I love my Weather Sketchers Club. Children ages 13 and younger are welcome to draw weather-related pictures and I air them on TV. This was a program I started when so many schools were not puttingemphasis on art and music classes. I knowthere are many children who excel in creativity and it is important for me to nurture that. I’m always so impressed when children can depict a “windy” day on paper!
Hmmmm . . . surprising? Maybe that I’m in bed by 5:30 to 6 p.m. and I have no problem falling asleep.
What impact do you think climate change is having on weather patterns?
TB: Whew . . . I need an entire magazine to cite sources and information on this subject. Climatologists certainly have much more expertise on this than I do. What I do know is that I continue to be concerned about our impact on our environment. We need to take better care of our home! The amount of garbage piling up in our oceans and just in our own communities is despicable. Sea life is subject to our improper disposal of plastics. We have to do better. We need to do better.
You were diagnosed with breast cancer in December of 2018. How has it affected you both personally and professionally and what has been your biggest take-away from the experience?
TB: The support I had from my family and friends and viewers has been overwhelming. I’m lucky. My husband, or one of my girlfriends,always went on appointments with me. I was really nervous about making the experience public, and Eddie Olczyk (the former Blackhawk hockey player and current NHL analyst) pretty much helped me to become more comfortable with that idea. He had just gone through treatment for colon cancer and promised me that someone would be helped by me sharing my story. Well, I did hear from people who made mammogram appointments that day!
My biggest take-away was, I have to take better care of myself. Seriously, I was lazy. I was always “too busy” to get myself screened. I never thought it would happen to me. Guess what . . . it did, and I was lucky. I caught it early. TAKE CARE OF YOU!!!
You are an avid golfer. When did you first start playing, what’s your handicap, and how often do you play a year?
TB: I started playing because I didn’t want to be a “golf widow.” I wanted to findsomething to do with my husband. I started playing in 1995 and I had a hole in one my first year. The first person I called was Jerry Taft. He was so excited for me. Of course, I knew he had many of those. My husband and I used to play a lot more before children!Now we may play on the weekends, if we are not going to tennis tournaments to watch our daughters play. I haven’t kept a handicap in a while, but my biggest handicap on the course is landing in a sand trap!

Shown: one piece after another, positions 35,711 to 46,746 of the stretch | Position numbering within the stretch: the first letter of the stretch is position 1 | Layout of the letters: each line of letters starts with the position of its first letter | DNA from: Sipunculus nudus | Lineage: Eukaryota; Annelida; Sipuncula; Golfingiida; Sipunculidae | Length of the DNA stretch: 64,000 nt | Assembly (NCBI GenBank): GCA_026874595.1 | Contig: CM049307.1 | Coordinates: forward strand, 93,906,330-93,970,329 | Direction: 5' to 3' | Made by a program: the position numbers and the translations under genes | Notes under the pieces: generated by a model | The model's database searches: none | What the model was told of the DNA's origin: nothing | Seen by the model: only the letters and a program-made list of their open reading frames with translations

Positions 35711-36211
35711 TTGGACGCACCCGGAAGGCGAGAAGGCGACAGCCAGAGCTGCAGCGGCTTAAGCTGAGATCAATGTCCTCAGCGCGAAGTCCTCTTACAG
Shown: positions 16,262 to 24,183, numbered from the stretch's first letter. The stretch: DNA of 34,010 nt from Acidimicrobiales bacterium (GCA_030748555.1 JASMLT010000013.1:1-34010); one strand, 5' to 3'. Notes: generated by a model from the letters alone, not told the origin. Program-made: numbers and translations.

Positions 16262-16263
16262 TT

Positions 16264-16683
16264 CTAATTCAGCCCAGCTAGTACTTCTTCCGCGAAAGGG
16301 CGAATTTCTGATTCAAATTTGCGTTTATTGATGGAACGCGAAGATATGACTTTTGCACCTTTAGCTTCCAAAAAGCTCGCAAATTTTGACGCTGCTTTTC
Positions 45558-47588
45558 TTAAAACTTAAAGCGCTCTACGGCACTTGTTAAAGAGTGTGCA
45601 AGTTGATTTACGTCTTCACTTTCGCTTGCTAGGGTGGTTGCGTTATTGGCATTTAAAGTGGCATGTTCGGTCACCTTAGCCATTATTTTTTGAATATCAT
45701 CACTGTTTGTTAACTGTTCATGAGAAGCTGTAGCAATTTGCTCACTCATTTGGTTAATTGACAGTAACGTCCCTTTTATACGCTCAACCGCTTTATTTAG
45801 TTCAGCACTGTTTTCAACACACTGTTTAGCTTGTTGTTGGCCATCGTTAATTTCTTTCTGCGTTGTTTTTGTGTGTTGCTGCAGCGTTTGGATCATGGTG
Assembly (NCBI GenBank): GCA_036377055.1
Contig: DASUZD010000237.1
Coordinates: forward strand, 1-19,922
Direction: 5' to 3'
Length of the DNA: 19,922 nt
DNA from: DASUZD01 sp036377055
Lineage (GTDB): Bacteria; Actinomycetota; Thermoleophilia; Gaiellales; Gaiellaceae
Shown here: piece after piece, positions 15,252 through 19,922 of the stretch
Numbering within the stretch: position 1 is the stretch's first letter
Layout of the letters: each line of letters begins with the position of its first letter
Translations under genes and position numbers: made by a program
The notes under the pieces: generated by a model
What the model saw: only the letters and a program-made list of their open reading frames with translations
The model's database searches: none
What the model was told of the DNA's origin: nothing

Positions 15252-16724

With your many responsibilities, I would not think you have much time for daytime TV, but you are a big fan of General Hospital. How did that come about?
TB: My grandmother, Nora, watched All My Children. She came to live with us. She was such a sweet woman and all she asked was if she could watch “her story,” each day. I started watching it with her and I was hooked. Then I started watching General Hospital and I was hooked, especially during the “Luke & Laura” heyday. Of course I got hooked on One Life To Live after that. I have always been an ABC daytime fan.
According to your Twitter page, you also like Corvettes. Where was that interest cultivated and do you have your own Vette?
TB: When I was growing up, a kid named Dave in our neighborhood had a ‘78 Stingray. From that time on, I just knew I wanted a Corvette. So, when I graduated from meteorology school and received my certification, that was my gift to myself — a Black, C5 Coupe. I only have about 19,000 miles on it and to this day, it’s a real treat when I get to drive it. It only seats two people, but as long as we can fit the golf clubs, we’re on our way!
Anything else you’d like to ad that was not touched on in the other questions?
TB: My husband, Michael, is a rock. Seriously, he has been such a big cheerleader and supporter of my career. I have been so blessed that he put my career before his own. He’s an amazing father, with a crazy intuition for what works and what is right in the world. And, he makes me laugh.
I have two daughters, Cassandra and Crystina. Truly, they are such bright lights in my life. I am so proud and lucky to be their mom. They are smart, beautiful and athletic. The support they gave me with my breast cancer diagnosis was everything. Both of my girls are strong tennis players, in fact my oldest daughter just broke the record for wins at her school.
I am extremely close to my family which lives back in Pittsburgh. I haven’t seen them since Christmas (because of COVID) and I miss them terribly. My parents are amazing people and I am where I am because of their guidance, support and work ethic. I have two brothers, Mark and David. I miss them and their families so much. Mark, is a talented musician. He wrote a song for me that I treasure, called “Weather-Rising Girl.”